Teaching techniques and practice: We used videos gathered from excellent teachers nationwide (mainly through Doug Lemov’s workshops and materials) to level-set the instructional moves that every team member was expected to master. We watched videos of great teachers using the technique, discussed its nuances, and then relentlessly practiced it. Our practice started with drills (often two teachers practicing the same technique together), and then we worked our way up to full-group mock classroom practice sessions in which teachers taught their first week’s lessons to the others, who pretended to be non-compliant students. As you can see from our schedule, we had spent over half our time practicing techniques by the final two weeks of the training camp. Teaching is a lonely profession, and I found that teachers loved these sessions because they were fun opportunities to showcase their skills to each other.
Systems and operations: Inspired by Excel Academy in Boston (perhaps the most systems-driven school I’ve ever seen), we geeked out on every aspect of student life. We fine-tuned our procedures and operations from the mundane to the complex. During the first two summers, we developed reliable systems for the following:
A tutoring program that allowed us to create unique student–teacher pairings each day in response to data from the day before
Student transitions and the setup and takedown of classrooms in the school building, which functioned as a night school for college students the minute we left the building (we rented space from Tennessee State University)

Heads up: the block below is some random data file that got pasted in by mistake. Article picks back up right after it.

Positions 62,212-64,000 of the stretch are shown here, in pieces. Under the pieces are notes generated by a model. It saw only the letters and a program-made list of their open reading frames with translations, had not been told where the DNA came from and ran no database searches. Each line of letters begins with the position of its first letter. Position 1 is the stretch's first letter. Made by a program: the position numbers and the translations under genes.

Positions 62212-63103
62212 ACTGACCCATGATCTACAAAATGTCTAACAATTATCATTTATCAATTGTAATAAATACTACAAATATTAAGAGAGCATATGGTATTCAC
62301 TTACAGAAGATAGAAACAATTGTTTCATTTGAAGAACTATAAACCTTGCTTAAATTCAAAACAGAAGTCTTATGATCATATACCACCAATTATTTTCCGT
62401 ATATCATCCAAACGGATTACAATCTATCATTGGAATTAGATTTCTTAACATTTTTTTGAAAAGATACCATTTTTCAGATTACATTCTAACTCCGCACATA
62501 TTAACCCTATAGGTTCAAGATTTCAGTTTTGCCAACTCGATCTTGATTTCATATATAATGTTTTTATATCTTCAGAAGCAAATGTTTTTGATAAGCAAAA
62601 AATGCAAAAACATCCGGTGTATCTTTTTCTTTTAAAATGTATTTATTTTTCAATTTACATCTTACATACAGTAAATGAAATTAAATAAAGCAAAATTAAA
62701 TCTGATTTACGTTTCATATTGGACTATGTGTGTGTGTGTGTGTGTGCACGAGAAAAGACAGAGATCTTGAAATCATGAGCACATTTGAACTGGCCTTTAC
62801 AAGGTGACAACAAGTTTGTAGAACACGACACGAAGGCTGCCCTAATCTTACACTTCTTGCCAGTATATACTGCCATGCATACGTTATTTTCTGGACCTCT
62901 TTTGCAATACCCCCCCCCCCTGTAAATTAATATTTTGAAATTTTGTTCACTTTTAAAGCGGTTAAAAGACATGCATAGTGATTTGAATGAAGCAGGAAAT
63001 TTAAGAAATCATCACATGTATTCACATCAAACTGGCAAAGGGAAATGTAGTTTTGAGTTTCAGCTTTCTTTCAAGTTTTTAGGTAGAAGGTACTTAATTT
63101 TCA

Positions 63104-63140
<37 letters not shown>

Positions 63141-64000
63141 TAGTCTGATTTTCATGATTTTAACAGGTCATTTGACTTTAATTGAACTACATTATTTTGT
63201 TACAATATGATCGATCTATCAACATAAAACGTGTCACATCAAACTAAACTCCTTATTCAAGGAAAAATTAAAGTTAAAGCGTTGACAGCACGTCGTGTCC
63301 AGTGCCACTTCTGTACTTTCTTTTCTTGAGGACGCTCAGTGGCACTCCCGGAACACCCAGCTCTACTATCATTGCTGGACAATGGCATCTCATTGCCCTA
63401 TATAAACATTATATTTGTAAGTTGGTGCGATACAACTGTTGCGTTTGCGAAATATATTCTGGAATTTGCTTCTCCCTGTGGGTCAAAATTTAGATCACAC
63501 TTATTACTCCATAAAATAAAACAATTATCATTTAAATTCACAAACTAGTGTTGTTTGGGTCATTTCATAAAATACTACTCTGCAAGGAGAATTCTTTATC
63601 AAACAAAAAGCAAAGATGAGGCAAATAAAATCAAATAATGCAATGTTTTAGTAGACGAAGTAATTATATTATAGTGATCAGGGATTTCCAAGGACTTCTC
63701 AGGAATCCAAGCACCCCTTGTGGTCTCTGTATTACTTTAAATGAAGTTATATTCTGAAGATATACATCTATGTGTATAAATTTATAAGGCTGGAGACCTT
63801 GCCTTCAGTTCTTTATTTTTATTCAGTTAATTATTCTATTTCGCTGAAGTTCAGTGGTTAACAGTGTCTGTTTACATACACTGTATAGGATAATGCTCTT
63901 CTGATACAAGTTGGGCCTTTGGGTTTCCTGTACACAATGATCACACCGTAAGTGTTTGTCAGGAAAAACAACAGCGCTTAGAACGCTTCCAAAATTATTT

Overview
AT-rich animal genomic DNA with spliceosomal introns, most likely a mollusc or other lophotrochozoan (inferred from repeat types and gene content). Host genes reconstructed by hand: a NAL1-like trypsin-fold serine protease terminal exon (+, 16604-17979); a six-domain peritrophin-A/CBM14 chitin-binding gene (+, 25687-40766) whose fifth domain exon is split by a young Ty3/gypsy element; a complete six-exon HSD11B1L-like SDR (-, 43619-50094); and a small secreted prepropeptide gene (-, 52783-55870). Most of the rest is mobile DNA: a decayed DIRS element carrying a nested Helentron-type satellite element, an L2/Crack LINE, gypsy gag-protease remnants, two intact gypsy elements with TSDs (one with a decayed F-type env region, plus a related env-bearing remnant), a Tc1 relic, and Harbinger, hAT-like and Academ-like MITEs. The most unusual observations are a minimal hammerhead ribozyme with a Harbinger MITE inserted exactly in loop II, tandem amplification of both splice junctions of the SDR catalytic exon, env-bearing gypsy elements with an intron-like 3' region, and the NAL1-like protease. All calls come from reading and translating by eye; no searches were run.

Daily student progress reports that included up-to-date behavioral and academic information for families (this was before the time of the fancy apps that allow such reporting to happen seamlessly)
Academic planning time. Initially, we had to build our scope and sequence and design our curricula and assessments. We were a small team, so teachers were heavily involved in the process and had deliverables throughout the summer (see below for that schedule of deliverables from the first summer)
Team bonding: Over time, we became much better at offering less-structured activities, such as optional group workouts, team dinners, and book clubs. These were often the highest-rated sessions each summer.
Time with students and their families: During our summer training camps, we held our parent orientation events, which gave our teachers time away from the pressures of the school year to develop the critical teacher–parent relationship. We also ensured that a team member visited every family home (or held a meeting in the neighborhood if families didn’t want us to come to their homes). Though our Director of Family Outreach, John Little, and I handled most of these visits, nearly all teachers went on at least a few visits each summer. During these visits, our team members talked to parents and kids about their expectations and goals for the school year and reviewed key school policies and practices.